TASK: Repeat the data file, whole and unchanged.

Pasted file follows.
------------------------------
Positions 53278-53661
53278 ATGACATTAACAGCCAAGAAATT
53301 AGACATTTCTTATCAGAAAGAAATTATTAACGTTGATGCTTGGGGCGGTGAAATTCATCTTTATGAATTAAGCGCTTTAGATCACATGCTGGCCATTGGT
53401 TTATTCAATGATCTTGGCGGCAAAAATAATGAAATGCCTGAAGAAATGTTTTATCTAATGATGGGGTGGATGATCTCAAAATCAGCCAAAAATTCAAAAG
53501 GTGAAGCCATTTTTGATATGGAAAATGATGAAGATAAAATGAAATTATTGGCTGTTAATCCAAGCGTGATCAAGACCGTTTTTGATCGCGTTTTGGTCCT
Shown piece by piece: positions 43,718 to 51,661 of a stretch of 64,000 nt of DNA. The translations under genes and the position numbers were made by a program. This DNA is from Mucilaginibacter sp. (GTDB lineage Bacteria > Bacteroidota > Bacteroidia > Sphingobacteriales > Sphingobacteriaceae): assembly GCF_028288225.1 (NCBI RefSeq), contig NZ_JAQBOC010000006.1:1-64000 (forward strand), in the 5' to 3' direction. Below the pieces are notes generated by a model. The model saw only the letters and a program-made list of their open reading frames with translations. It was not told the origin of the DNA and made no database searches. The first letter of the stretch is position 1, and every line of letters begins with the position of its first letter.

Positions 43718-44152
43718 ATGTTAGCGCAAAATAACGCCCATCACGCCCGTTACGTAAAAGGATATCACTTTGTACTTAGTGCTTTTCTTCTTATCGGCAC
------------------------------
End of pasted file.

Positions 53278-53661
53278 ATGACATTAACAGCCAAGAAATT
53301 AGACATTTCTTATCAGAAAGAAATTATTAACGTTGATGCTTGGGGCGGTGAAATTCATCTTTATGAATTAAGCGCTTTAGATCACATGCTGGCCATTGGT
53401 TTATTCAATGATCTTGGCGGCAAAAATAATGAAATGCCTGAAGAAATGTTTTATCTAATGATGGGGTGGATGATCTCAAAATCAGCCAAAAATTCAAAAG
53501 GTGAAGCCATTTTTGATATGGAAAATGATGAAGATAAAATGAAATTATTGGCTGTTAATCCAAGCGTGATCAAGACCGTTTTTGATCGCGTTTTGGTCCT
Shown piece by piece: positions 43,718 to 51,661 of a stretch of 64,000 nt of DNA. The translations under genes and the position numbers were made by a program. This DNA is from Mucilaginibacter sp. (GTDB lineage Bacteria > Bacteroidota > Bacteroidia > Sphingobacteriales > Sphingobacteriaceae): assembly GCF_028288225.1 (NCBI RefSeq), contig NZ_JAQBOC010000006.1:1-64000 (forward strand), in the 5' to 3' direction. Below the pieces are notes generated by a model. The model saw only the letters and a program-made list of their open reading frames with translations. It was not told the origin of the DNA and made no database searches. The first letter of the stretch is position 1, and every line of letters begins with the position of its first letter.

Positions 43718-44152
43718 ATGTTAGCGCAAAATAACGCCCATCACGCCCGTTACGTAAAAGGATATCACTTTGTACTTAGTGCTTTTCTTCTTATCGGCAC